As event planners, we’re always looking for more-sustainable options for our clients. Did you know that trains produce less than 15% of the CO2 per passenger kilometer as planes? With COP26 highlighting the need to decrease our CO2 burdens both individually and as a society, we recommend train travel anytime it’s feasible.
Practicing what we preach, we recently flew to Southern California to facilitate 7CTOs retreat in San Diego, with our Brompton folding bikes in tow. But for the return trip we decided to do something a bit different: Take the train home. We love using Amtrak for both short and long distance trips. Amtrak’s Coast Starlight is their premier West Coast long-distance train, running from Seattle to Los Angeles. We booked a “sleeper”, our own compartment that features actual beds, and spent a day and a half looking out the window. Train travel can be both climate-friendly and better than the plane in several respects – one of them being all of the sights you’ll see!
Here are ten different points of interest seen from the windows of the Coast Starlight as it plies the West Coast, from south to north:
Southern and Central California beaches. If you’ve looked at Amtrak’s promotional imagery, you may have seen an image of a train hugging a coastline with cerulean-blue ocean beneath. That’s where the Coast Starlight cruises along the edge of the Pacific from around Ventura to south of San Luis Obispo. Pro tip: Headed northbound, make sure you get a seat on the left side of the train to get the best views!
Point Conception. North of Santa Barbara the Coast Starlight travels through the private Hollister Ranch, an area of chapparal-covered hills with little development. The Starlight actually heads west through this area until it reaches Point Conception, a small cape with lighthouse. The train then turns northwards to pass through…
Air Space Force Base, the home of America’s West-Coast space launches. Keep your eye out for Space Launch Complex 6, which was modified for Space Shuttle launches. Alas, Vandenberg never saw the Shuttle launch (or land) here, but the base hosts regular NASA and SpaceX flights.
Horseshoe Curve. Just minutes from departing San Luis Obispo station, the Coast Starlight heads into a big horseshoe curve. It’s possible to see both the front and end of the train at the same time!
Jack London Square. The Coast Starlight’s Oakland depot is located in an entertainment district next to San Francisco Bay. For several blocks the tracks run right down the middle of a city street, The Embarcadero.
Mothball Fleet. About ten minutes outside of the Martinez station, the Coast Starlight crosses Carquinez Strait and hugs Suisun Bay on its way to Sacramento. On the right side of the train in the bay is Suisun Bay Reserve Fleet. where outdated Naval ships go to await their final fate. Note: This site is best observed southbound, it may be dark by the time the northbound train passes through here.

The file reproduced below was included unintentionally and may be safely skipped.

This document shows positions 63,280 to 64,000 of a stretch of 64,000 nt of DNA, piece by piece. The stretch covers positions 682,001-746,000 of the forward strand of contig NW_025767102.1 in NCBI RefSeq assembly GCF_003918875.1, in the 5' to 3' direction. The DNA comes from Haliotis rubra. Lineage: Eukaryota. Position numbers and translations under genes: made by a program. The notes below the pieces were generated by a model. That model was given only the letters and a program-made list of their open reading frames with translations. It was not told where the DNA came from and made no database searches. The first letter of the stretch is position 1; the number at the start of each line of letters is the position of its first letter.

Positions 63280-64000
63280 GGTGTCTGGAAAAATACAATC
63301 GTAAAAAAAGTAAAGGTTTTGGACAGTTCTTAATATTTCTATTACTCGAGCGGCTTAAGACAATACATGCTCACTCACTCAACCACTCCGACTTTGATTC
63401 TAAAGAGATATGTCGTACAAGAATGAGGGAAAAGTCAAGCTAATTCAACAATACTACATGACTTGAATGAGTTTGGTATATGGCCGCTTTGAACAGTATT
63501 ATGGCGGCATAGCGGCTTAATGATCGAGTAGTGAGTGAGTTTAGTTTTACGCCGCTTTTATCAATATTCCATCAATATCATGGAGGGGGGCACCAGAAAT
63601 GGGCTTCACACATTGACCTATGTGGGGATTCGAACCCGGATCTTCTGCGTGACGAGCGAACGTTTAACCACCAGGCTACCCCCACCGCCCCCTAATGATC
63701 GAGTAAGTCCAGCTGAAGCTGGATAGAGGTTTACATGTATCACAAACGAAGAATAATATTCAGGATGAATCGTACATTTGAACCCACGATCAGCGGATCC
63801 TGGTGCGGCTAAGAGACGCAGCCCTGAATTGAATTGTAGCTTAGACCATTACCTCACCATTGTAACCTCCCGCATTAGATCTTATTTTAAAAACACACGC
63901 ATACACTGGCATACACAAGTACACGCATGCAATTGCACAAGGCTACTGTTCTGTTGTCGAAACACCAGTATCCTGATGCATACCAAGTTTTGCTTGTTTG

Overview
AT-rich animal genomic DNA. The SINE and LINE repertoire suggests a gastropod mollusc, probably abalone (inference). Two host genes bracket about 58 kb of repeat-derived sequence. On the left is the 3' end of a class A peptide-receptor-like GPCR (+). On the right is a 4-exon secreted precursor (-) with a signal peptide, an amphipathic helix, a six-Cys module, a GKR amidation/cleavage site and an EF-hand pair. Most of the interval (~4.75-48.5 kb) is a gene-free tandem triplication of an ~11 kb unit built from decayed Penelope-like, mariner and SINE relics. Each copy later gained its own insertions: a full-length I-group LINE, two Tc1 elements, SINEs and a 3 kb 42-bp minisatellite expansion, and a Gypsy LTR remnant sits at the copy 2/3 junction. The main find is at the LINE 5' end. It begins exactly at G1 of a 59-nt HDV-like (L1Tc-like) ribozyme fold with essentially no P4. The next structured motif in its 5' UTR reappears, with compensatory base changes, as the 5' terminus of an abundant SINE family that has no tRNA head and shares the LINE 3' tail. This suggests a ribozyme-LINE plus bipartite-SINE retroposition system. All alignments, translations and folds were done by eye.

Odell Lake at Willamette Pass. The Coast Starlight has been cruising along a high plateau to the east of the Cascade Range since it climbed up the Sacramento River Canyon. After leaving Chemult station, the Starlight heads to the Cascades where it will cross it at Willamette Pass and then follow the Willamette to Portland. Before the summit is postcard-perfect Odell Lake, seen on the right side of the train.
Westfir (Office) Covered Bridge. The Coast Starlight spends a good hour or more descending from Willamette Pass to the mountain-bike crazy town of Oakridge. After a short tunnel the train passes through tiny Westfir. To the left, over the North Fork of the Middle Fork of the Willamette River is the Office or Westir Covered Bridge. At 180 feet in length, it’s the longest covered bridge in Oregon!
Willamette Falls. On the Coast Starlight’s left side as it enters Oregon City is one of the mightiest waterfalls of the west! The Willamette descends 40 feet down to tidal level. The Falls have historically been a barrier for shipping traffic. Yet it was also a major spot for fishing and trading for the tribes here before European settlement. The old Blue Heron Paper Mill is now owned by the Confederated Tribes of Grand Ronde and is being redeveloped for public use.
Tacoma Narrows/Point Defiance. Now we are near the end of the journey. Closing in on Seattle, the sea comes into view again a short time after leaving the Olympia/Lacey (Washington) station. For several miles the tracks hug the shore of the Puget Sound, passing under the Tacoma Narrows Bridge. The Coast Starlight then passes through the Point Defiance tunnel. And the last few miles before entering downtown Tacoma cruise along the shore of Commencement Bay. (Please note: The other Amtrak route through this area, the Cascades, now uses the Point Defiance Bypass that cuts off this scenic section of track. The Coast Starlight route will remain along the waterfront for the time being.)
We hope this gives you a snapshot of the pleasures of traveling by train, and of the climate benefits. If you’re interested in setting up a group travel excursion for your next meeting or gathering, or in using a train for an event, please contact us.